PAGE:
The difference between moral inquiry and scrupulosity is how the person’s anxiety, if any, shapes that inquiry. Anxiety focuses our attention. That focus, in an anxiety disorder, can make one’s thoughts inflexible. The person with scrupulosity, anxious that she has sinned, cannot go about her daily life while feeling like a sinner, and her anxiety keeps her feeling sinful. It also keeps her focused on what might explain why she is a sinner and what she has to do to nullify that.
She explains her own anxiety by citing what can’t be easily reassured, like possibly offending someone or not having the right intention in acting. Those make sense of her background anxiety. Yet her compulsions focus on what she can directly control, like repeating a prayer 18 times, and she then takes herself to be uniquely responsible for those actions. She focuses on what she can control to handle the anxiety that she cannot.
What the person with scrupulosity overlooks is that morality makes multiple demands on us simultaneously. A genuine moral judgment has to consider more than just a single issue at a time. A waiter can give a narrow justification as to why, if all else is equal, he ought to doublecheck that no solvents from the storeroom inadvertently ended up in the food he is serving. But all else is not equal: it was all but impossible for the solvents to end up in the food, and the time spent checking the storeroom is time he could have spent doing other things with some real moral value, such as having a conversation with a lonely diner or helping a parent wrangle kids to the table.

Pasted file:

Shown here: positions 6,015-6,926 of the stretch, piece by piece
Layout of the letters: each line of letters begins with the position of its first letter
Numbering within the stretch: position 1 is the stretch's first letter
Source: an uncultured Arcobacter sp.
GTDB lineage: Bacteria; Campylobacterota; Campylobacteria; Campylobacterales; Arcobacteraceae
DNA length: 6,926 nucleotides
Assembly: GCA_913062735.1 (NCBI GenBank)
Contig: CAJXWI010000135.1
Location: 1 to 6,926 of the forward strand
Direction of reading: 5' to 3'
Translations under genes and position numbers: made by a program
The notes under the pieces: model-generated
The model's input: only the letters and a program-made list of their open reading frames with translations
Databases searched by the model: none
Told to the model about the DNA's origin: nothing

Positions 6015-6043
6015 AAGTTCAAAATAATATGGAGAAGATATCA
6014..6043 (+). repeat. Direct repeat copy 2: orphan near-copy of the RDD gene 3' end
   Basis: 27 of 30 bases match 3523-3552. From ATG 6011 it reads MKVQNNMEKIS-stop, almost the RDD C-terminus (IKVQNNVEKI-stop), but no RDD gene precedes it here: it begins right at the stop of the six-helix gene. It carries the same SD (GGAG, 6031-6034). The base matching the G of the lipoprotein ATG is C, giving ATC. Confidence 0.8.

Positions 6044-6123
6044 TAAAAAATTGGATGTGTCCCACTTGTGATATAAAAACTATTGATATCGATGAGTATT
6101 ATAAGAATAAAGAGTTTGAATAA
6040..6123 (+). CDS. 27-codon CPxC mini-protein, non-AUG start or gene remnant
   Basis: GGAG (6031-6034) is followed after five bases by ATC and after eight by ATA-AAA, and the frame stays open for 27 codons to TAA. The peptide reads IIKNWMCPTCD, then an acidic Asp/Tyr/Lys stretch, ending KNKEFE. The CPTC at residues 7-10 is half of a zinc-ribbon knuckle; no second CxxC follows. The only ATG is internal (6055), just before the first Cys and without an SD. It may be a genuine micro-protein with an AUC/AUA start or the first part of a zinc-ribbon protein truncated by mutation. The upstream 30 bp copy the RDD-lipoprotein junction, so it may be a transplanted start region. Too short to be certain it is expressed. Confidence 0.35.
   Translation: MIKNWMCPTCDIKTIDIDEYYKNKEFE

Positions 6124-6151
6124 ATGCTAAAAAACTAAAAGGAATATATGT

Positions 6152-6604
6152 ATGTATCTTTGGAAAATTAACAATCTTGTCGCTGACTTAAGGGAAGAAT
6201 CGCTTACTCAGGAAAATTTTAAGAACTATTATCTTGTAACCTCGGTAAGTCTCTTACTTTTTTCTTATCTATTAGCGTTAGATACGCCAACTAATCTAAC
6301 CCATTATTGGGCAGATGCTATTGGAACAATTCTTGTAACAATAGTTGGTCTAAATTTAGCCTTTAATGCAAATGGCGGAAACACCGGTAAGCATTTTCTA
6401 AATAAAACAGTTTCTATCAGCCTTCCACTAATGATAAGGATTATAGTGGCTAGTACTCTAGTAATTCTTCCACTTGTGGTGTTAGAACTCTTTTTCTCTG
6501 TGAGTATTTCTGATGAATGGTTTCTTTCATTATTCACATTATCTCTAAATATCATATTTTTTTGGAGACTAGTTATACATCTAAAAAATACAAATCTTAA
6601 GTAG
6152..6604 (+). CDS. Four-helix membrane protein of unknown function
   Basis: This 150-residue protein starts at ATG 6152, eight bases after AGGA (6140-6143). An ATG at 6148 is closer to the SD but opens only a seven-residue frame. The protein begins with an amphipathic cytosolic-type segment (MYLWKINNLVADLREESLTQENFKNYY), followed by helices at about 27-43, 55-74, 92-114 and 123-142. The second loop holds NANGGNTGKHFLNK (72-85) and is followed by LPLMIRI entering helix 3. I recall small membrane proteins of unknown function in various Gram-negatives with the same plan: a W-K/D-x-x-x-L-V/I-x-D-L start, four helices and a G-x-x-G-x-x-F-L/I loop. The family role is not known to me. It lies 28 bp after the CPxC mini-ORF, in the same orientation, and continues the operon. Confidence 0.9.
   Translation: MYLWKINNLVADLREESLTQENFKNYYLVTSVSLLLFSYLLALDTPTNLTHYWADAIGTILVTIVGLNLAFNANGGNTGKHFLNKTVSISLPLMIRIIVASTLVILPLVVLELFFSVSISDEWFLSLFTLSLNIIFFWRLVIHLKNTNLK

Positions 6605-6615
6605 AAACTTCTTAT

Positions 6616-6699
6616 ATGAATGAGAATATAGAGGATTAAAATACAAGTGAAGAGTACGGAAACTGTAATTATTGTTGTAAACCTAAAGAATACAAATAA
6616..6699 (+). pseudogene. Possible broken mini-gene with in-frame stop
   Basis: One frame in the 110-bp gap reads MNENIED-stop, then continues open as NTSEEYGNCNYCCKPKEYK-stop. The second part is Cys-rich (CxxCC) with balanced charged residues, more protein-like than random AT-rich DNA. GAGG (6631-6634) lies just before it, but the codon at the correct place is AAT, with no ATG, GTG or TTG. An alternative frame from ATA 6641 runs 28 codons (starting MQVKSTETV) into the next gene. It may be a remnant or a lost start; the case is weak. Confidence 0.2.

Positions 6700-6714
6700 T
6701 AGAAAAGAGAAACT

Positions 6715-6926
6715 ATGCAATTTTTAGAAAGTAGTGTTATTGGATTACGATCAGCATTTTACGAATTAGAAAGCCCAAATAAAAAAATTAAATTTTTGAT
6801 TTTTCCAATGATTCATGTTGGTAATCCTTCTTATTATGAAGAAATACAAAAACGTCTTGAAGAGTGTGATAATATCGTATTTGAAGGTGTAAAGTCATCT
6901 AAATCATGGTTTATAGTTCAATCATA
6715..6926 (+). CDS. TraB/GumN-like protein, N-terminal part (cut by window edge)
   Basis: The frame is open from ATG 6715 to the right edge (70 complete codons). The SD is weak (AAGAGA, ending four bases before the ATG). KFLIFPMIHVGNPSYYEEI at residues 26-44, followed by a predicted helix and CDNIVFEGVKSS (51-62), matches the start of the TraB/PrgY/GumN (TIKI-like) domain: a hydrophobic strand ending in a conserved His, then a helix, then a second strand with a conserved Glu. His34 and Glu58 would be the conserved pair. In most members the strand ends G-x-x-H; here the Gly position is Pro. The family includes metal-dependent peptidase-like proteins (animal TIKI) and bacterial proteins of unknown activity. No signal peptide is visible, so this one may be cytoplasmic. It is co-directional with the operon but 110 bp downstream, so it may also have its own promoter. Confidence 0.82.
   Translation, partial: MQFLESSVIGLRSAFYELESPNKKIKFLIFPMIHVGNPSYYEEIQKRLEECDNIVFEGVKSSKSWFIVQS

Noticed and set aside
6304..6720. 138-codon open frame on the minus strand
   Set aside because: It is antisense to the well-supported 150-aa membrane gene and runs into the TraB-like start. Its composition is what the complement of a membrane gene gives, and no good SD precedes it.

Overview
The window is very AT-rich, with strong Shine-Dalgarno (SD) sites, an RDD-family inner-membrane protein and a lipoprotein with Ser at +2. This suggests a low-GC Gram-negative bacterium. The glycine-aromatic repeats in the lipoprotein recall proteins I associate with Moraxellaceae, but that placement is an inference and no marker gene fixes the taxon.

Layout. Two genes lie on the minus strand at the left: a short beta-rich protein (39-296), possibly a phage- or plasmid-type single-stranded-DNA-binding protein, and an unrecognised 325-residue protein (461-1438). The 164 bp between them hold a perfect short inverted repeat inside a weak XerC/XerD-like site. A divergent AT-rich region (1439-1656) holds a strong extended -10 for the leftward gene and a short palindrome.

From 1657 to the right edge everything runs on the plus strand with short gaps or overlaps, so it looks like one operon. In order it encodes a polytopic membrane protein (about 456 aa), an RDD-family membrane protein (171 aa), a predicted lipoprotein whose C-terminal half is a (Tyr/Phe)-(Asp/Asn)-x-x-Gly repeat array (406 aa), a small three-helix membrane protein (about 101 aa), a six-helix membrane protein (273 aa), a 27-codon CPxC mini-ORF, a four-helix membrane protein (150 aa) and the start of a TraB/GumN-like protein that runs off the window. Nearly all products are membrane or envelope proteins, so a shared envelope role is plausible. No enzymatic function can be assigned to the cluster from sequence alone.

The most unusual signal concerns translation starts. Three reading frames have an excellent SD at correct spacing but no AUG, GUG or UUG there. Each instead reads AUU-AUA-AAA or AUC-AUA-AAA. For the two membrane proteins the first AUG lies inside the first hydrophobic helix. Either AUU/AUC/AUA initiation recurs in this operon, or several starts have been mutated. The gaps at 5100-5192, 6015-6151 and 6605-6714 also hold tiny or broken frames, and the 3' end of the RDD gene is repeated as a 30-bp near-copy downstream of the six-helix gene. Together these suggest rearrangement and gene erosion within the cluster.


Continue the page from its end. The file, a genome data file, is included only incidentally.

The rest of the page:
What keeps a person with this much anxiety from seeing the forest of moral issues is that their anxiety feels like it will respond only by focusing narrowly on just this one: checking the solvents or repeating a prayer. This means that the person’s actions are ultimately shaped by a desire to reduce their anxiety and not solely by consideration of morality more generally.
Is it possible that ethical inquiry in general is driven by anxiety? Perhaps. But scrupulosity demonstrates how simply being motivated by anxiety needn’t be pathological. It becomes pathological if the anxiety also shapes the ethical inquiry, making it focused and inflexible. Worrying about doing the right thing isn’t pathological: letting one’s worries dictate what the right thing is would be.
Jesse Summers is adjunct assistant professor of philosophy and senior fellow at the Kenan Institute for Ethics at Duke University in Durham, North Carolina.